Bradford Beach Pavilion Project Continues To Face Public Scrutiny
A plan to add restaurant space at a pavilion overlooking Lake Michigan along the Milwaukee lakefront might sound like a great idea. Food service and tiki huts offering more beverage and eating options are already part of the Bradford Beach summer scene.
But in recent months, plans to expand to the upper deck of Bradford’s 1950’s era pavilion are raising concerns, including that the project could drive people apart rather than bring them together.
Tuesday the Wisconsin DNR is meeting Milwaukee County Parks to discuss the plan.Milwaukee’s go-to historian John Gurda describes the lakefront as one of the finest stretches in the entire Great Lakes.
"A majority of Lake Michigan shoreline in Milwaukee County is in the public domain. That's really unusual. We’re lucky to have it," he says.
Gurda says it’s hard to believe that about a century ago, this space was lake and not land.
"That’s fact number one about Milwaukee’s lakefront. This is all landfill and here were little strips of sand along here but in high water, the water would go right up to the bluff," he says. "The first park development starts back in the 1870s and '80s."
People cherish the lakefront, and that’s why Gurda’s not surprised some don’t like the idea of filling the upper deck of the ship-shaped pavilion with a bar and dining area. Even though, for years, the space stood empty.
"Any threat to its integrity is met with fierce opposition and I understand that completely," he says.
But passion usually doesn’t pay the bills. Gurda says Milwaukee County’s struggle to find dollars to maintain even the most cherished spaces in recent years has resulted in beer gardens and other public private ventures.
"So something that allows you to get a beer or a drink and provides revenue for a cash-strapped county, there’s a lot to like about it," he says.
But at least six state and local environmental and conservation organizations don’t like the idea of limiting public use of any part of the beach.
They say because Milwaukee’s lakefront was originally lake, as John Gurda explained, it is specially protected and reserved for all citizens' use under what’s called the Public Trust Doctrine.
Tony Wilkin Gibart with Midwest Environmental Advocates explains: "Wisconsin’s constitution guarantees that navigable waters in the state are held in trust for all people of Wisconsin. That means, you know, in this case we're talking about [Milwaukee] County, the county doesn’t own the beach, in fact the state doesn't own the beach. The beach and all public trust land held in trust for all of us and so that places very severe limitations, when private businesses can operate on public trust lands."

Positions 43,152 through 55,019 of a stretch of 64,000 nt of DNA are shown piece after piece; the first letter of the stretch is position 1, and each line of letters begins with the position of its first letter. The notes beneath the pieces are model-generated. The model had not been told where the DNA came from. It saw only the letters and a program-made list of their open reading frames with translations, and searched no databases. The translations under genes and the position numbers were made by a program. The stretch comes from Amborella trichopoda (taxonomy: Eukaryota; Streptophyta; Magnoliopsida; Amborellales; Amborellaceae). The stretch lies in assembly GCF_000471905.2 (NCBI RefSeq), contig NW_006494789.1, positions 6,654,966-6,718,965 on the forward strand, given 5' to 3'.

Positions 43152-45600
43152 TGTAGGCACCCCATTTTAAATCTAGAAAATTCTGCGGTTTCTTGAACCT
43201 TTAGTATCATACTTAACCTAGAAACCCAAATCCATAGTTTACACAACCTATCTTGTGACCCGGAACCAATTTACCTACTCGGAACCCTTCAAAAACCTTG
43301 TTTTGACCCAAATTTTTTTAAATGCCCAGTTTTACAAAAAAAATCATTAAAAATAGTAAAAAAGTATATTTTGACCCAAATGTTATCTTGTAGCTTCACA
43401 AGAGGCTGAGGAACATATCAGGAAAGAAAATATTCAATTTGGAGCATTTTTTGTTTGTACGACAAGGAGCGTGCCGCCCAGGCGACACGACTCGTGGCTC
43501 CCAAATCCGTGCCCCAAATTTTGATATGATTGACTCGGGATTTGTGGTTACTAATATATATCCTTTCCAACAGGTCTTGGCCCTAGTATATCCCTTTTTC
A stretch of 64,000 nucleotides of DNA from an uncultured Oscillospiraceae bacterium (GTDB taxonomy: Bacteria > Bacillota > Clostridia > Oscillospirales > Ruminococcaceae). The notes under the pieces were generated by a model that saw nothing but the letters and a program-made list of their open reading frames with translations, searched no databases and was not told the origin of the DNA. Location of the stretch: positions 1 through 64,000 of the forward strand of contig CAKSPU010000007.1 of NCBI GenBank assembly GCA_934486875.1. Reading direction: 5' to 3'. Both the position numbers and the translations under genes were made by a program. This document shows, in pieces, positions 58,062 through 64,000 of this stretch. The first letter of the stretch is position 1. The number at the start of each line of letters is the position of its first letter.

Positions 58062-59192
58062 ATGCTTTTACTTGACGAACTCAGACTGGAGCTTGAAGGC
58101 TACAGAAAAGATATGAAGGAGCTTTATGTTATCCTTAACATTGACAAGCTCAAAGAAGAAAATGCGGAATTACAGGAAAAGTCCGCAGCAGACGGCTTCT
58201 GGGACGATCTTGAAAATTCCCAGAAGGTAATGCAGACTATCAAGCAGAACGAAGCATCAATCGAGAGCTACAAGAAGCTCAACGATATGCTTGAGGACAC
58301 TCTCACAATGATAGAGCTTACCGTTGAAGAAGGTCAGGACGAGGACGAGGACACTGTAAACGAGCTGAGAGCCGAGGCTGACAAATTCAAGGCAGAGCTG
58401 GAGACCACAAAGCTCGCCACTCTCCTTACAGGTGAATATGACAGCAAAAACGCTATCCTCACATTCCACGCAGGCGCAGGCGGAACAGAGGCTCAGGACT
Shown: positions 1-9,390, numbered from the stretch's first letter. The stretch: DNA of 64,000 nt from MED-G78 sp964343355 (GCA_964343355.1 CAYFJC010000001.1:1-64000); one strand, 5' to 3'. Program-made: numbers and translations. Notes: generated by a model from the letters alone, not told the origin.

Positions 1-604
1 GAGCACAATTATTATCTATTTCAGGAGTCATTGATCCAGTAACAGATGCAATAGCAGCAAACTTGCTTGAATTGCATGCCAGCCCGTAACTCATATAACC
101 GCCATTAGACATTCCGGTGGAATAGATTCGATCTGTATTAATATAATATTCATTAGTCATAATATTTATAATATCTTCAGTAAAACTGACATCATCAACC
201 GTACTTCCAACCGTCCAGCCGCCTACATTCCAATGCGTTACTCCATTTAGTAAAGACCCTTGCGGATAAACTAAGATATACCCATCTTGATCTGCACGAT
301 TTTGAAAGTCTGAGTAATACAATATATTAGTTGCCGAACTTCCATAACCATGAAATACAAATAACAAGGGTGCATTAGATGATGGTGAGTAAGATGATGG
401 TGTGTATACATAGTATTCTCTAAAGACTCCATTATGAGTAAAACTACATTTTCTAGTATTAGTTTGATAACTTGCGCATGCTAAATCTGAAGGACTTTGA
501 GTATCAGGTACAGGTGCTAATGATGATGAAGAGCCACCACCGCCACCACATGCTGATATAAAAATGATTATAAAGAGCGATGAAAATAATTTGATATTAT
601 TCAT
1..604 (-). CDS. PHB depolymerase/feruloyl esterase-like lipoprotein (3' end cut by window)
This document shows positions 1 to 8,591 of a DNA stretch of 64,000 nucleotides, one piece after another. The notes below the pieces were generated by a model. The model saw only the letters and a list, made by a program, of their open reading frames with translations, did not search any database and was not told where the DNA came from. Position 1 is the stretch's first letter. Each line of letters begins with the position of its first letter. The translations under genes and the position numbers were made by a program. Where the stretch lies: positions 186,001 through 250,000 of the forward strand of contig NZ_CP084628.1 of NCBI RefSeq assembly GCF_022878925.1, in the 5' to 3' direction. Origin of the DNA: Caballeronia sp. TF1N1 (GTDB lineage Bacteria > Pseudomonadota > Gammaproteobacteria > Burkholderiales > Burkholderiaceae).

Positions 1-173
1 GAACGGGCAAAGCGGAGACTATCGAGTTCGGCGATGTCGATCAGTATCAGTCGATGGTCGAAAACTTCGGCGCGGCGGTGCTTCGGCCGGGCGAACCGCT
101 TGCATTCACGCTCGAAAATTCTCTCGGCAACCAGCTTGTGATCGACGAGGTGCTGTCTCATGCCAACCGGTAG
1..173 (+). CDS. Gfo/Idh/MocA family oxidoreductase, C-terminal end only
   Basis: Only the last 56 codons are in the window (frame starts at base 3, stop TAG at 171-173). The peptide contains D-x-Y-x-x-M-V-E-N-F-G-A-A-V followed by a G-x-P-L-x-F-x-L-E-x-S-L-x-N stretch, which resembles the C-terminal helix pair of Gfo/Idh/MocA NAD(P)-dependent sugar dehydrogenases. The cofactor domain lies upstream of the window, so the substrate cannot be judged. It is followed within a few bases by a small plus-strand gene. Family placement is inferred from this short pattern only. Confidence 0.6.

He says the DNR will be discussing those limits with Milwaukee County on Tuesday.
Bill Lynch is eager to learn the meeting’s outcome. He chairs the Lakefront Development Advisory Commission. It received more than 280 comments when it considered the Bradford Beach proposal.
"I could only find one who clearly was in favor as it was being presented ," Lynch adds, "279 to 1 is quite an outpouring."Lynch says the commission’s concensus underscores that every visitor has full access to the beach."The menu must have affordable items that are readily avaliable. We’re also recommending that there be no requirement for people to be patrons to use the tables and that they can bring their own food and drink to the tables," he says.
Brenda Coley, co-executive director of Milwaukee Water Commons, understands Bill Lynch’s argument but her opposition to the Bradford Beach project runs deeper.
"We live in a segregated city, Milwaukee, whether we like to admit to that or not. Bradford Beach, in a segregated city, has become an integrated space. So then, you take that away. What we have seen is that many times they’ll keep public adjacent spaces. But they never look public and they're never any longer welcoming. So we have to, for environmental justice reasons and for lifting up everyone, we have to keep these things public," she says.
Coley understands the predicament the county faces to fund the parks system, but insists fixing it on the backs of vulnerable communities is wrong.
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